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My mother assures me that the first movie my younger brother and I saw was Pier Paolo Pasolini’s “The Gospel According to St. Matthew.” I have absolutely no recollection of seeing it and for good reason: I think I was a good two or three years old at the time (Pasolini’s film would be shown occasionally in Puerto Rico’s theaters in Semana Santa during most of the 60s and the early part of the 70s after its initial 1964 release). My mother could not find a babysitter who could take care of us and so decided to take us along for the ride.

The first actual movie image I recall was the final one from “Nicholas and Alexandra” (1971), directed by Franklin J. Schaffner (the man who brought us the original “Planet of the Apes” and “Patton”): the bullet-riddled and blood-stained wall of the room where Czar Nicholas, his wife Alexandra and their children have just been executed by a group of revolutionaries. The fact that a movie could recreate so vividly such a horrible moment in history —particularly the cold blooded murder of children—, stuck with me for a long, long time. My film education was just beginning.

Second vivid movie memory: going to the long-gone Rex Cinema on Fernández Juncos Avenue in Santurce, right outside San Juan, for a double bill of “The Sicilian Clan” starring Alain Delon and “The French Connection.” I don’t remember much of the Delon film (partly because we arrived near the tail end) but, boy, “The French Connection”’s now legendary car/elevated train chase sequence down the streets of New York sure had me on the edge of my seat. Other great, and not so great, films followed: “The Burglars” starring Jean-Paul Belmondo and Omar Sharif, “The Odessa Files,” “Logan’s Run,” “Battle for the Planet of the Apes,” etc.

The Movie Theater, Our Church
Going to the movies on a Sunday was, and still is, a ritual in the Riera-Seivane household. No matter the rating, no matter the language, no matter the genre, and no matter where we lived in Puerto Rico (my family moved a lot!) the movie theater was our church. When Dad took us to an R-rated film, he would cover our faces to protect us from the stronger scenes; but we always tried to sneak a look to see what was happening on-screen. My brother and I were fed a steady diet of “A,” “B” and even “Z” movies. It wasn’t long before our younger sister joined us in this ritual.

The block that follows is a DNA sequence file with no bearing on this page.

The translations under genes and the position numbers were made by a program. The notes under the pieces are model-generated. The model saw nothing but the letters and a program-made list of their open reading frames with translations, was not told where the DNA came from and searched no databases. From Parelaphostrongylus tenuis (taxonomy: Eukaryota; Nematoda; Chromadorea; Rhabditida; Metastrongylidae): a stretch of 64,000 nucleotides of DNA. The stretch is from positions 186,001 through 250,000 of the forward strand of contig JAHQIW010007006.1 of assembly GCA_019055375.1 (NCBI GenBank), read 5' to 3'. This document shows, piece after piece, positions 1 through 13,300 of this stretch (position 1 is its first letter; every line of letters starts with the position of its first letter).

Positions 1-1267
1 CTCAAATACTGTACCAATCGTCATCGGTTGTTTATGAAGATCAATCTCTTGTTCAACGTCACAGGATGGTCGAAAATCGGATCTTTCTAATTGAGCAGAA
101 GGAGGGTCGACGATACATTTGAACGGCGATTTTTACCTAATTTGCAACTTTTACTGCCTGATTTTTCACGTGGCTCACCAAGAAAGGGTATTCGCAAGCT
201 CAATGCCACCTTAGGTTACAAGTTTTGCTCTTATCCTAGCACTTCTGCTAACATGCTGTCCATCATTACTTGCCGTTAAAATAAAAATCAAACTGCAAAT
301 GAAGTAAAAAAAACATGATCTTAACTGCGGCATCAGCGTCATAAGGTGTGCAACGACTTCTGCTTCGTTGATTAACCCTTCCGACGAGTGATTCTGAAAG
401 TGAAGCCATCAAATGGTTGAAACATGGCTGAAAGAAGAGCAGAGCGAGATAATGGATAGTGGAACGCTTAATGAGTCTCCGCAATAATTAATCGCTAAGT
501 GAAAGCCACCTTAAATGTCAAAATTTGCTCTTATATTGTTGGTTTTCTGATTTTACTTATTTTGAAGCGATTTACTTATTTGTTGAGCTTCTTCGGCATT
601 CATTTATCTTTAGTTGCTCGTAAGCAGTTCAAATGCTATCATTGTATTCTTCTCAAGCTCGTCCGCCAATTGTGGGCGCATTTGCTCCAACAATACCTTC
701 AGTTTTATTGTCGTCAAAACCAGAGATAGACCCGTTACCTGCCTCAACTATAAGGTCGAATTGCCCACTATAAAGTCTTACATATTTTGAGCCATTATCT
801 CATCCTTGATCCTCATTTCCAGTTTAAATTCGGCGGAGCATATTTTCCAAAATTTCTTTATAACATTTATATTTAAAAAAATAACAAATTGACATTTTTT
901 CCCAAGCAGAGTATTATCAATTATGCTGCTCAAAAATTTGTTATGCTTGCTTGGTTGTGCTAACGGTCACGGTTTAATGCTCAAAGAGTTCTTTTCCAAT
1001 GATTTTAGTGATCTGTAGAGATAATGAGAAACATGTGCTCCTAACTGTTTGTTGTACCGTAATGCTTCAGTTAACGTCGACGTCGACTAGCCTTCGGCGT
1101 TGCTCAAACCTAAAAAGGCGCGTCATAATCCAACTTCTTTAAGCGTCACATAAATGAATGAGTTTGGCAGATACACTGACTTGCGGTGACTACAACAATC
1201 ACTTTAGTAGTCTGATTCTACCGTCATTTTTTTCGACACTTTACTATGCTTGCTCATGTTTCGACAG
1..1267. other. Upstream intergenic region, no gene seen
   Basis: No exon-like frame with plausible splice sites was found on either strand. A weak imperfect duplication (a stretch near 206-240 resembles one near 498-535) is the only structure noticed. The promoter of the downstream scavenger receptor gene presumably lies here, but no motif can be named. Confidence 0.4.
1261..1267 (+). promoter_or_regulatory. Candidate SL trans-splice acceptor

I started delivering the now-defunct The San Juan Star, Puerto Rico’s only English-language daily (and the subject of another movie, “The Rum Diary”), when I was 14. The paper route gave me the monetary means to buy books and records and go to the movies at least once a week, especially during the summertime. My brother and younger sister, more often than not, would join me in these excursions. It was at this time that I also discovered that people actually wrote movie reviews and articles for a living.

Juan Gerard, El Mundo’s film critic, was Puerto Rico’s answer to Roger Ebert. His reviews were erudite without being pedantic, incredibly accessible and fun to read. And then, WIPR-TV Channel 6, Puerto Rico’s government-owned TV station,  started transmitting this little movie review program you may have heard of: “Sneak Previews”. As much as I enjoyed Ebert and Siskel’s take on the movies, there was only one reason why I would see “Sneak Previews” week after week: Spot the Wonder Dog who would announce, with a sharp bark, the “Dog of the Week”.

I also started reading magazines like “Starlog” and “Fangoria”. Thanks to “Fangoria” I was introduced to the works of David Cronenberg and John Carpenter. “Starlog” gave me an introductory course in the history of science-fiction films and a look ahead at movies that might (or might not) hit our local movie screens. Gerard, Ebert, and Siskel, on the other hand, introduced me to names that would remain foreign to me until I went to college. Gerard would later abandon film criticism for a worthier pursuit: the opening of Cinearte in Puerto Rico’s bank zone of Hato Rey, a movie theater dedicated to screening foreign-language and independent films on a regular basis, and which would later be replaced by the Fine Arts Café.

Inspired by all three critics, I tried my hand as a film reviewer writing for my high school newspaper (although it was really more of a magazine printed in mimeograph) during my junior and senior years. Not all my reviews were popular. I still remember being threatened by some of my classmates if I dared say something negative about “Taps,” the movie that introduced us to Sean Penn and Tom Cruise. I actually did give the film a mixed review, feeling that it sort of fell apart after George C. Scott left the film. I wish I knew were some of those old film reviews (and the stories and poems I wrote for “Avance”) are kept in my parents’ house. They might be worth revisiting. Or not.

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